We did it y’all.
The best film of the year, which happened to be directed by a black man, written by two black men (one of them queer!), and starring several great black actors, actually won the Academy Award for Best Picture.
This win is representative of so much. “Moonlight” winning the Best Picture Oscar is, quite simply, a glorious, cosmic win for every black person who has had to work twice as hard to get half as much as their white counterparts.
What happened to the cast and crew of “La La Land” on Sunday night sucked. It really did.
But, we humans, filled with infinite complexities, have the ability to do two things as once. We can feel bad for the team of “La La Land” while also feeling absolutely giddy about the moment producer Jordan Horowitz held up the envelope that read “Moonlight” on it with emphatic finality.
“This is not a joke,” he said.
This is not a joke.
The Best Picture category at the Academy Awards this year was especially competitive. “Arrival,” “Hell or High Water,” “Hacksaw Ridge,” “Fences,” “Lion,” “Manchester by the Sea,” and “Hidden Figures” made up a strong pool of nominees. And yet, early in awards season, a certain inevitability seemed to emerge: “La La Land,” the dreamy musical about white people saving jazz, was the projected winner.
Unless you’ve seen both “La La Land” and “Moonlight,” it’s hard to explain just how little this made sense. “La La Land” is a really good movie. It’s cute, fun and creative with two very charming leads. But “Moonlight” was perhaps not only the best, but the most important film of the year.
There is an indescribable energy, a new energy, that pulses through every frame of the film. We’ve never seen a meditation on manhood and masculinity quite like this before, nor a portrait that so deftly melds three performances into one. There’s space for subjectivity when we talk about cinema, of course. But in 20 years, “Moonlight” will most definitely be remembered as a masterpiece. It’s hard to know what “La La Land” (outside of the context of the Oscar night debacle) will be remembered for, other than a pretty confection of nostalgia.
“We know that the mediocrity of our white peers is rewarded far differently than our own.”
Barry Jenkins made the best film of the year. But it was “La La Land,” with its record 14 nominations, that was the overwhelming favorite to win the biggest award of the night. Though infuriating, that outcome wouldn’t have been surprising for many black folk.
Why? Perhaps an image from earlier in the night can answer this question. Think about the glossy look in Denzel Washington’s eyes as Casey Affleck gave him a feeble shout out during his acceptance speech for Best Actor.
It was the same look that was on Beyoncé’s face when Adele said “you are the artist of my life,” as she accepted the award for a good album that was not nearly as great as “Lemonade.” Affleck acknowledged Washington with far less grace, but the fact that he even mentioned him emphasized a simple reality: Washington deserved that award. No, not because he is black. Not because he needs white validation. Not because Affleck didn’t give in a good performance in “Manchester.” But Affleck’s win still felt like an inevitability.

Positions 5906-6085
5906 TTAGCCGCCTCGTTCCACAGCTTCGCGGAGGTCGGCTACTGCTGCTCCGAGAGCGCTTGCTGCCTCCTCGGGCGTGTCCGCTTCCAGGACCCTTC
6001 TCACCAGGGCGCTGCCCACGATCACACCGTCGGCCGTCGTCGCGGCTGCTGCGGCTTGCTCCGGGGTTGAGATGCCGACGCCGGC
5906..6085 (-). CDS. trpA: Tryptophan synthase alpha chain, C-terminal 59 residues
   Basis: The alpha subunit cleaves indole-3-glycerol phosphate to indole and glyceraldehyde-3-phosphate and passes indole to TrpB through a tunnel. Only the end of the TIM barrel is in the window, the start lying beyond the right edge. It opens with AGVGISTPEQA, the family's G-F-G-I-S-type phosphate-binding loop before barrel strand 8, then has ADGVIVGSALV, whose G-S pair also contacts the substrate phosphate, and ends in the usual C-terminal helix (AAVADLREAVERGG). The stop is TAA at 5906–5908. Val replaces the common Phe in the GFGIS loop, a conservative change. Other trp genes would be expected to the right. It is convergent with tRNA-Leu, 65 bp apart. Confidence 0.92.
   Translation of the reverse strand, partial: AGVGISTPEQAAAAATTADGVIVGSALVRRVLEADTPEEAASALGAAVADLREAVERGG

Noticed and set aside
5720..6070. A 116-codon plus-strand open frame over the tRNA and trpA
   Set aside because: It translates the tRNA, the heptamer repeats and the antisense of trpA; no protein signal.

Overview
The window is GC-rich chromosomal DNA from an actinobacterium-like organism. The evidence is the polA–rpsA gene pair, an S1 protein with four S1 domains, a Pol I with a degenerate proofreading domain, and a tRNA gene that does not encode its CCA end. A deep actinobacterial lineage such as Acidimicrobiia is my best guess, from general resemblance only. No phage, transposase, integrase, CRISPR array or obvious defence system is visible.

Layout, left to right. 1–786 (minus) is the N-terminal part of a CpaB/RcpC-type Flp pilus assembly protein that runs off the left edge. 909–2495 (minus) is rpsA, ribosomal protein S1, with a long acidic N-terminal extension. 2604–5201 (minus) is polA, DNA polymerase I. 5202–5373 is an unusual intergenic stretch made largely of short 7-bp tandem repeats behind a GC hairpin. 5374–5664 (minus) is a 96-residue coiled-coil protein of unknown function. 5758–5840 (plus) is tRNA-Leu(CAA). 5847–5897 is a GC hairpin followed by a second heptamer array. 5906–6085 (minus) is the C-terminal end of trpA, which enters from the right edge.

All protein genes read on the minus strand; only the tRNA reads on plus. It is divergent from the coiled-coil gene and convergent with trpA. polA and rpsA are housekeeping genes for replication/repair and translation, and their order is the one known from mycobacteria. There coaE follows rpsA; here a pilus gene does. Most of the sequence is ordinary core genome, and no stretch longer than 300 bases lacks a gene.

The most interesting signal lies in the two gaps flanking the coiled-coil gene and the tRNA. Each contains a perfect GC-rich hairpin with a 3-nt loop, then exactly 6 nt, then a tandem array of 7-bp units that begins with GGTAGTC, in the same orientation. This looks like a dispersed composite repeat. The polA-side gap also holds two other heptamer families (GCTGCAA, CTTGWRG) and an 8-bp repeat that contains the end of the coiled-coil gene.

This is a reality that many black people know all too well. We know that mediocrity is not an option. We know that we have to “fall down seven times, get up eight” in order to grab whatever scraps of success and opportunity that are offered to us. We know that the mediocrity of our white peers is rewarded far differently than our own. We know that when we call this out, we have to tread carefully ― we can’t “play the victim,” or ask for too much. We always preface our complaints with things like, “But of course, ‘La La Land’ is a great movie, too. Adele is a wonderful singer, too.” If we don’t, we’re just being bitter, delusional, and biased.
“The smile on Barry Jenkins’s face as he took the Best Picture award was the smile of a man who knew he deserved this honor.”
We live in a world of absurdities that we need to accept as truth in order to survive. Denzel Washington’s loss made no sense, and yet made complete sense. “La La Land” beating “Moonlight” would have made no sense, and yet, in a world where an Oscar has never been handed to a film centered on black folks that’s not about racism or slavery, the absurdity of a “La La Land” win would have been in keeping with the absurdity of the Hollywood machine as a whole.
There was a kind of poetic justice in watching Horowitz, the man who had just thanked his “beautiful blue-eyed wife” during his acceptance speech, graciously and emphatically concede defeat to the producers of “Moonlight.” There was an exhilarating beauty in the sight of the “Moonlight” cast and crew climb up on the stage, dazed, giddy. It made no sense, but it made sense.
The smile on Barry Jenkins’s face as he took the Best Picture award was the smile of a man who knew he deserved this honor. It was a moment for every black person who has ever had to take a step back and accept that their excellence was not excellent enough. It was everything.